The thing posted here about Nick last week - that he continually pitches the same story every week - is fairly believbable, both because of the phoned-in nature of his other writings (remember the piece on antique furniture, or the last thing he wrote for the Obs in which he managed to misread his lone source?) and because he is seemingly incapable of writing anything without resorting to insult and petty bitching now (see the Standard piece on Mandela, the Standpoint piece on 'unmanly' John Snow, the claim to know what every single academic in the world thinks about everything, the constant sneers at anyone who dares to spend their money on organic food). This general lefty-bashing has infected everything he's written for such a long time now that it's just become tedious. It's not that Obs readers only want to read postiive things about themselves, but that Cohen in particular seems incapable of seeing anything good about anyone British who's even vaguely liberal. Attacking sacred cows is all well and good, but that was never Cohen's job and he isn't very good at it.

I don't think the number of vitriolic comments on CiF is evidence of his being kept on as an antagonist, since that's not the reason he was initially employed, and in general print columnists (at least on the new, post-Jasper Gerard Obs) are not meant to annoy in the way that online ones are - see the marked difference between Nick's pieces and those which replaced them.

7/07/2008 08:02:00 AM  
Blogger AndyB said...

For all Cohen's talk of 'unmanliness', is he, you know, actually 'hard'? Or, more to the point, does he think that he is?

Do you think that he'd be willing to do an Uwe Boll?

7/07/2008 09:16:00 AM  
Anonymous Anonymous said...

Manly enough to lech after the ladies, but not to throw a serious punch. If you want to psychologise Cohen (using some borrowed decent telepathy) his rapid surge to the right came after he (1) became a father ,somewhat late in life and (2) lost his own father, who was left wing. So he subconsciously believes his transformation into a reactionary old fart represents a "growing up" and a somewhat delayed separation from his parents.

7/07/2008 01:20:00 PM  
Blogger Chardonnay Chap said...

Organic cheeseboard, I almost posted on your behalf this morning.

I think your position is defensible - it makes more sense that it appears to when set out logically as Big Al has. I think all writers have limitations: given the same subject matter, they tend to repeat themselves. It their views chime with yours, that's pretty much OK. (Polly Toynbee's made a career out of writing blah columns for people who largely agree with her.) If they don't, the repetition shows. In other words, you need to replenish your contrarians regularly.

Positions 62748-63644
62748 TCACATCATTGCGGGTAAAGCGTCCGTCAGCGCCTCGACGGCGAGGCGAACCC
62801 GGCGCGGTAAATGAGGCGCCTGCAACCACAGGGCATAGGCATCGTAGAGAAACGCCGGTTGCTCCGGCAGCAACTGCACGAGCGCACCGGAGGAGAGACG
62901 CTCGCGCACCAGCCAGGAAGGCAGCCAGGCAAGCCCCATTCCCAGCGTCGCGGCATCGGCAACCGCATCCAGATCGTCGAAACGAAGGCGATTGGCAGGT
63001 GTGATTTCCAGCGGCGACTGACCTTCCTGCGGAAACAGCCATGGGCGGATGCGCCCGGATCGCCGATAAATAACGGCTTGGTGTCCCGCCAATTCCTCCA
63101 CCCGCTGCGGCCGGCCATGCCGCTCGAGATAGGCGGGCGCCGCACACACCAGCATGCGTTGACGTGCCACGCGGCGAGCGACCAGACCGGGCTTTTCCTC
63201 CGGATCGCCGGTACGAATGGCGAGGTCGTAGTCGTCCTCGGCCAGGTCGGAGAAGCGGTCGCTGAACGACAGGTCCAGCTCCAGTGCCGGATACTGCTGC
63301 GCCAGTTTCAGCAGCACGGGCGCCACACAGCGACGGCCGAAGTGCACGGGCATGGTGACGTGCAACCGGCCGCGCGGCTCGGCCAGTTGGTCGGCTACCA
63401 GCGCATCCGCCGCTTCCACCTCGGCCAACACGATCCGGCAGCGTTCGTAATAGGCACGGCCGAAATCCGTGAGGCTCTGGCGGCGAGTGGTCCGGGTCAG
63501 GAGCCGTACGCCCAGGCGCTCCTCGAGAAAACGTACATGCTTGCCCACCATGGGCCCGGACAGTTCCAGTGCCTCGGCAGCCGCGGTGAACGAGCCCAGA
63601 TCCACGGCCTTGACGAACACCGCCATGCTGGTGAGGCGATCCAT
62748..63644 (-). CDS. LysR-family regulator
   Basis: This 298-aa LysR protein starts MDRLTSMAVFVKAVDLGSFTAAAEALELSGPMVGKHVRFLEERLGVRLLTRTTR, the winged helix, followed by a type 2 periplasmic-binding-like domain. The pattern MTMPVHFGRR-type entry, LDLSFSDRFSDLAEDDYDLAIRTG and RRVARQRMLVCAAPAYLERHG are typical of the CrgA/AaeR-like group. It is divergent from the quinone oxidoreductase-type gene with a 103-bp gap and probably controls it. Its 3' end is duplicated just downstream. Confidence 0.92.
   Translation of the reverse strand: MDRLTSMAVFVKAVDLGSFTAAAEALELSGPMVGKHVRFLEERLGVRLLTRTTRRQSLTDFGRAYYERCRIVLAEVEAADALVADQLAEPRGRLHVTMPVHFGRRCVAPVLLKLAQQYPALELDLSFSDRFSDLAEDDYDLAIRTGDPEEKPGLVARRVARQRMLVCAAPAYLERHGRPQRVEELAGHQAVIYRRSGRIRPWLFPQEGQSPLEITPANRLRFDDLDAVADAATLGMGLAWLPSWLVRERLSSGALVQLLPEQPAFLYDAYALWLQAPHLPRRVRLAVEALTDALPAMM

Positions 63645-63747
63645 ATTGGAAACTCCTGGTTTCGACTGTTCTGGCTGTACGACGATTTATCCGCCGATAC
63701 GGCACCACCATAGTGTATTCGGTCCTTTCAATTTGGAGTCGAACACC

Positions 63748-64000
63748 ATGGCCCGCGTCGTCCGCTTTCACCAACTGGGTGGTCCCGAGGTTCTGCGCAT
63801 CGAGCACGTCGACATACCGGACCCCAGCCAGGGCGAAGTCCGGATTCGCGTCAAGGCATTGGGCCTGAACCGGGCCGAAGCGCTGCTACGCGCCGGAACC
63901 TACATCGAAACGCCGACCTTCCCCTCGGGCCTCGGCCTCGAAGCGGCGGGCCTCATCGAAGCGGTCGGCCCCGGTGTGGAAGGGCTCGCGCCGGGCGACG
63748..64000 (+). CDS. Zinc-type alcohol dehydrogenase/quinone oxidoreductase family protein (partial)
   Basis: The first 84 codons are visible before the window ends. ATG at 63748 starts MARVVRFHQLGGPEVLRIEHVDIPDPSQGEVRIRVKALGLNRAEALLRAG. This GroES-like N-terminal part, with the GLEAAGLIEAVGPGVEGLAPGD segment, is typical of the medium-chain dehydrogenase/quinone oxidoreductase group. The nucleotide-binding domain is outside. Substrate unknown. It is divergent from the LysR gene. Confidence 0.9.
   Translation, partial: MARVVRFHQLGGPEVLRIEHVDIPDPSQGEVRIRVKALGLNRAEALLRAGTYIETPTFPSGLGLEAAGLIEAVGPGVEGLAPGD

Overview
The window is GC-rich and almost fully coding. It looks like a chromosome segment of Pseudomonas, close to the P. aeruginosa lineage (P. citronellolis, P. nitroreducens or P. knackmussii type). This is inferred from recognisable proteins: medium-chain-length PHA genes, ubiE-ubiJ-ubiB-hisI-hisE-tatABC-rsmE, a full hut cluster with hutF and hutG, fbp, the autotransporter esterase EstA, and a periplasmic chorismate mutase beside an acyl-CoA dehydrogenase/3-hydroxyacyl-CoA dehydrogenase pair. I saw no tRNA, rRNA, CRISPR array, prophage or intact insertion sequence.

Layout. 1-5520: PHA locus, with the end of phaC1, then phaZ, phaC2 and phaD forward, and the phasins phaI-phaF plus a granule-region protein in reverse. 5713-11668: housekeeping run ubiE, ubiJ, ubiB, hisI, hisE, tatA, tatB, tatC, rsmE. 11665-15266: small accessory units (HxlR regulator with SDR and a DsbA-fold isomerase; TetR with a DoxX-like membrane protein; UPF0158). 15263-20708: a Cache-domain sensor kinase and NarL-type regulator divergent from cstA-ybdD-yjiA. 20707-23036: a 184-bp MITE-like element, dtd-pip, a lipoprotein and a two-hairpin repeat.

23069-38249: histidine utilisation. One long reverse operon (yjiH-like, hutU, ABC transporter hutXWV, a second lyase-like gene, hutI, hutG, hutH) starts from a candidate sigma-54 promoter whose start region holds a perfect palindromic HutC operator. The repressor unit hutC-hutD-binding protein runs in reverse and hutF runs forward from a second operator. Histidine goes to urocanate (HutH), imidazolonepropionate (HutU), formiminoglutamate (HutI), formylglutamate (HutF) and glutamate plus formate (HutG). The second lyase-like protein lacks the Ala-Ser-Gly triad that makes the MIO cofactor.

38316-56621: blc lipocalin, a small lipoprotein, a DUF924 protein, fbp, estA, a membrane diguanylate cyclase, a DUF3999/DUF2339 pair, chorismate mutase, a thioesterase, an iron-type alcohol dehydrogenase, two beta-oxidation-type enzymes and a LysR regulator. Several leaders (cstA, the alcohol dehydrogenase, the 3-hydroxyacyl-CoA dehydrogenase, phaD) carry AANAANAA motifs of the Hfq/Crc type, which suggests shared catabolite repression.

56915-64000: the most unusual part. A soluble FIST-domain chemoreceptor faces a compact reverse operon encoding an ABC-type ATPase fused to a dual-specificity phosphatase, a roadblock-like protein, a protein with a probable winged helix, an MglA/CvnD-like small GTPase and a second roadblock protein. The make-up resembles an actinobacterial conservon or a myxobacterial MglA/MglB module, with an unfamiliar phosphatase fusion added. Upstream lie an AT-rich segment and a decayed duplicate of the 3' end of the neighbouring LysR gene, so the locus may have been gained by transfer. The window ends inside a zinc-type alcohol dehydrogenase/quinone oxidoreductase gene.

However, I agree with all you say. Oliver Kamm is versatile: at least he has wider-ranging interests than Nick admits to. Ditto Aaro. No, hold on. I disagree with faux verbosity. OK's is genuine 24 carat verbosity.

I think the thing about Nick's attack on Jon Snow, as a for instance (I know it wasn't for the Obs), was its lack of balance. One sided essays don't work for broadsheet readers. Or the target has to be considerably worse than a news anchor could conceivably be. Osama bin Laden is an all-out bad guy: someone who reads the news, even if they earn at lot more than you, isn't. (Well, I'm starting to think of exceptions, but they're all in the States, and I know of Fox News and Rush Limbaugh second hand.)

7/07/2008 05:33:00 PM  
Blogger ejh said...

Kamm's capacity for research his rather greater than Cohen's. I think he misuses what he finds, in fact I think that's his whole technique, but he certainy knows what the people he attacks have written and what they were writing about.

7/07/2008 06:09:00 PM  
Anonymous Anonymous said...

Most Decent writing lacks analysis, most of it is just polemic.

Furthermore there is an overwhelming sense that the evidence is always cherry-picked to suit a particular agenda. Say what you like about someone like Toynbee, but she does do analysis and I would trust her to much more intellectually flexible and rigorous than most of the Decents.

At the far end of ideologue scale you have someone like Mad Mel who takes a bonkers position ('Climate change is a scam', 'Saddam did have WMD') and defends it to the last, despite the cost to her intellectual credibility.

But a lot of Decent writing is similar to this. Look at the attempts to deny that resources were a factor in the Iraq War or that Blair misled the public over WMD or the desperate attempts to discredit the Lancet Iraq mortality study. These are the reactions of people who are not prepared to consider facts that challenge what they would like to believe. And let's face it you wouldn't trust the judgment of someone who treated evidence in this way.

7/07/2008 08:39:00 PM  
Blogger ejh said...

Mercifully I am in a Pyrenean hotel paying €1 for every thirty minutes of internet time and am therefore persuaded not to say what I like about Polly Toynbee...

7/08/2008 09:34:00 AM  
Anonymous Anonymous said...

But Ejh are you seriously saying you would trust the judgment of Kamm or Nick over Toynbee?

Personally I don't like a lot of what she writes either- especially on foreign policy- but I can't see her writing anything in support of torture or cluster bombs.

7/08/2008 10:14:00 AM  
Blogger ejh said...

Oh of course not. I just don't think she's particularly intellectually rigorous and her flexibility largely extends to allowing herself the freedom to criticise the Labour Government when she's none too fond of anybody else who does it.

7/08/2008 05:02:00 PM  
Anonymous Anonymous said...

Here is a very apt comment about Aaro

Moussaka Man

7/09/2008 04:31:00 PM  
Anonymous Anonymous said...

It their views chime with yours, that's pretty much OK. (Polly Toynbee's made a career out of writing blah columns for people who largely agree with her.) If they don't, the repetition shows.

I've agreed with much of what Toynbee says, but the repetitions are increasingly obvious if you read her stuff for long enough, and if you realise that she can't reconcile what New Labour actually does with the idealised government that exists in her head.


7/13/2008 03:01:00 PM